Beyond Vassar

A Key Dance Partner

By Juliana Kiyan ’09

“It’s a curious kind of story,” says Sheila Armstrong Hoerle ’60, of how she became involved in the American Ballroom Theater (ABrT) and its highly successful program, Dancing Classrooms. After graduating from Vassar, Hoerle returned to New York City and took up dance as a form of exercise. In the early 1980s she formed a ballroom dance class for adults—in the dining room of her apartment, much to the dismay of her husband, Robert. She called up Pierre Dulaine, a well-known teacher and performer, along with partner Yvonne Marceau, to lead the dozen or so adults in a series of classes.

When Dulaine and Marceau founded ABrT in 1984, they invited several dancers to form the company’s board of directors. Hoerle has been on the board since the beginning and has served as its third president since 1998. Early on, ABrT toured with performances and held benefits; but Dulaine had a different vision. He wanted to focus on a project that would give back to the less privileged in the city and came up with the idea of teaching ballroom dancing in public schools. Hoerle and the board were skeptical at first, but Dulaine was passionate about providing children, regardless of their background or experience, with the opportunity to learn the poise and social graces of partner-dancing, free of charge.

After three years of negotiating with the city’s Department of Education to try out a curriculum-based ballroom program in schools, Dancing Classrooms was established in 1994 at two schools in Manhattan, with one instructor and 120 students. The program took off and is now licensed in 220 schools in all five boroughs, as well as in cities across the country, including Chicago; Philadelphia; Omaha, Nebraska; and Ft. Worth, Texas. In January, Hoerle says the program will expand to schools in Long Island, Denver, and Minneapolis.

ABrT now offers scholarships for students participating in the program to take additional classes on the weekend. They have also established a performing group of students ages 10 to 16, who appear at various functions.

“Having been with the program since the beginning, I’m excited that it has become so popular,” says Hoerle. “I’ve seen it benefit the children so much. Who would have thought that we could teach the fox trot and tango in New York City public schools?” ABrT works with all the school districts to keep “quality control,” she adds, sending Dulaine to train the dance instructors and helping each district evaluate how well the program is working.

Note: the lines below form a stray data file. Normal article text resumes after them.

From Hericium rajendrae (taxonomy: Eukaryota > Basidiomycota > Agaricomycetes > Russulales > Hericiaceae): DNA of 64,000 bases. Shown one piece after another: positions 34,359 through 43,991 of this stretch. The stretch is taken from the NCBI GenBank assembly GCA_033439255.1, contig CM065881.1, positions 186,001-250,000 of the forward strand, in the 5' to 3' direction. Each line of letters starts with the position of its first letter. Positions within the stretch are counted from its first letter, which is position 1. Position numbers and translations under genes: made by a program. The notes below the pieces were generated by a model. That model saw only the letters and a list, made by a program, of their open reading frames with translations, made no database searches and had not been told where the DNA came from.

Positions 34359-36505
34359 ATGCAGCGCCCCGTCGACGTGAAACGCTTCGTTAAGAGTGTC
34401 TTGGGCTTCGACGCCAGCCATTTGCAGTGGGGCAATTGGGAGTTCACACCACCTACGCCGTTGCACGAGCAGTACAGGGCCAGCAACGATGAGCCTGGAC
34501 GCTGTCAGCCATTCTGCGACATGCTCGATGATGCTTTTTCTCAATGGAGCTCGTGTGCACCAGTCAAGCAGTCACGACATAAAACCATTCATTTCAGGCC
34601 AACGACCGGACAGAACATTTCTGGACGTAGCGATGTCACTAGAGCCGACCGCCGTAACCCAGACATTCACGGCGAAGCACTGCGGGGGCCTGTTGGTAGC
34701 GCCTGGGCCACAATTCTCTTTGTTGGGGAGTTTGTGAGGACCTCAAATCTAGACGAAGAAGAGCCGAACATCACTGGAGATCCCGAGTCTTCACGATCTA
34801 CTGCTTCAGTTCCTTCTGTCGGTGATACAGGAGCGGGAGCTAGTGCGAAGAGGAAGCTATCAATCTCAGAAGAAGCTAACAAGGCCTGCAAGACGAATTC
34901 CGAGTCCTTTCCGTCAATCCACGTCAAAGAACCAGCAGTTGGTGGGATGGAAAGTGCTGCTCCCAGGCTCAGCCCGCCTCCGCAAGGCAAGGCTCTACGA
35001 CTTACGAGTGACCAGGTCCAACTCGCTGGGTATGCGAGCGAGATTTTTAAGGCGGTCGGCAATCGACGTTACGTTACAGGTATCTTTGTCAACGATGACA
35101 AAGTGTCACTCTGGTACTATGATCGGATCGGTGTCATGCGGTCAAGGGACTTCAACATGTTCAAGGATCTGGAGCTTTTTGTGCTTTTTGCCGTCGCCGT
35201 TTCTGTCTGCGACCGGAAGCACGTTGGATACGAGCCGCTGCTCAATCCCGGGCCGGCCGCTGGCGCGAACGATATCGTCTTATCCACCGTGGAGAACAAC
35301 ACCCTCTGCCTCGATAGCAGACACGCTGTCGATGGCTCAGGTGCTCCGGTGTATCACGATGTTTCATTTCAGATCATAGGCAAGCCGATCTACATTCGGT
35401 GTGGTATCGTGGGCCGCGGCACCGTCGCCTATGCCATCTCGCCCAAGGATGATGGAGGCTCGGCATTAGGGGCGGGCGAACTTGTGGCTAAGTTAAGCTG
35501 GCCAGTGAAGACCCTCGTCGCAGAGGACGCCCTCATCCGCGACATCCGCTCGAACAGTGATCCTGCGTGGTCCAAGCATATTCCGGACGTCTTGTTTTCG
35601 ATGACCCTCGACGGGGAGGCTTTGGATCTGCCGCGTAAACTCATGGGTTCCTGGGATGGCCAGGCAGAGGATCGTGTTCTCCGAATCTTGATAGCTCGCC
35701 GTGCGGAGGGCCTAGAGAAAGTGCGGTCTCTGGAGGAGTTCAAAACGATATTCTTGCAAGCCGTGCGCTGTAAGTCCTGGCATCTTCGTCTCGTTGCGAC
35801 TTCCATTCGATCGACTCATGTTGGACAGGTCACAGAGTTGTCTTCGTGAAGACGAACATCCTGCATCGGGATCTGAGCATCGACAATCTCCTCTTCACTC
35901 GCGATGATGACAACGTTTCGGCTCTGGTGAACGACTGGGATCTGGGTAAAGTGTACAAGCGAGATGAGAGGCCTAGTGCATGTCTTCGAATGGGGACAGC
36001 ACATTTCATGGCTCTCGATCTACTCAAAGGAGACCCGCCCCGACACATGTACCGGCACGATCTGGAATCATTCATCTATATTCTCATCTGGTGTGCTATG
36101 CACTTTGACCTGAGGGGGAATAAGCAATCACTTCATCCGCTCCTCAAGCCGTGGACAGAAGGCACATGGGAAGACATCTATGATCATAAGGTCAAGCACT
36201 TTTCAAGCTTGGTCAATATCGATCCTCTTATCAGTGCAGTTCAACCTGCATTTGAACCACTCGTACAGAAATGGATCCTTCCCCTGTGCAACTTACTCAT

Dancing Classrooms has received much media attention. In Take the Lead (2006), Antonio Banderas’ dance teacher character was inspired by Dulaine. And the program was the subject of the acclaimed 2005 documentary Mad Hot Ballroom. The film, directed by Marilyn Agrelo, follows three New York City elementary schools (from Brooklyn, TriBeCa, and Washington Heights) as they compete in the program’s annual tournament. The documentary chronicles the young dancers as they practice the steps, learn how to interact with the opposite sex, and deal with winning and losing. At the finals held in the World Financial Center, the dancers from Washington Heights ultimately come out on top, their trophy standing a good foot taller than most of the competitors. Hoerle says that requests for the program came in from schools all over the country following the movie’s release.

The nonprofit program teaches ABrT’s five core dances — the fox trot, tango, merengue, rumba, and swing — to students in fifth grade through high school. The students gain more than knowledge of the dances, however. “The program helps with their confidence and self-assurance,” says Hoerle. “It lets them know that they can achieve something.”

The self-discipline demanded of the young dancers also influences their work and behavior in the classroom, according to Hoerle. Michell, a P.S. 115 fifth-grader featured in Mad Hot Ballroom, exemplifies the overall value of the program. Principal Clarita Zeppie says they brought Dancing Classrooms to the school as a unique form of motivation for her students, most of whom come from poor Spanish-speaking homes. She highlights the turnaround in Michell who, prior to the program, was unfocused and very mischievous. By the time she competes in the finals, she has a much higher opinion of herself and has stayed out of trouble. “If that’s not a dramatic improvement,” says Zeppie, “I don’t know what is.”

The children are not the only ones who benefit from the program. “The parents are amazed, too,” says Hoerle. “It’s an eye-opening experience for everyone. They ask, ‘Is that my child?’ And they become very proud when their child competes. It’s an amazing feeling when the parents come up to you and say, ‘Thank you for what you’re doing for my child.’”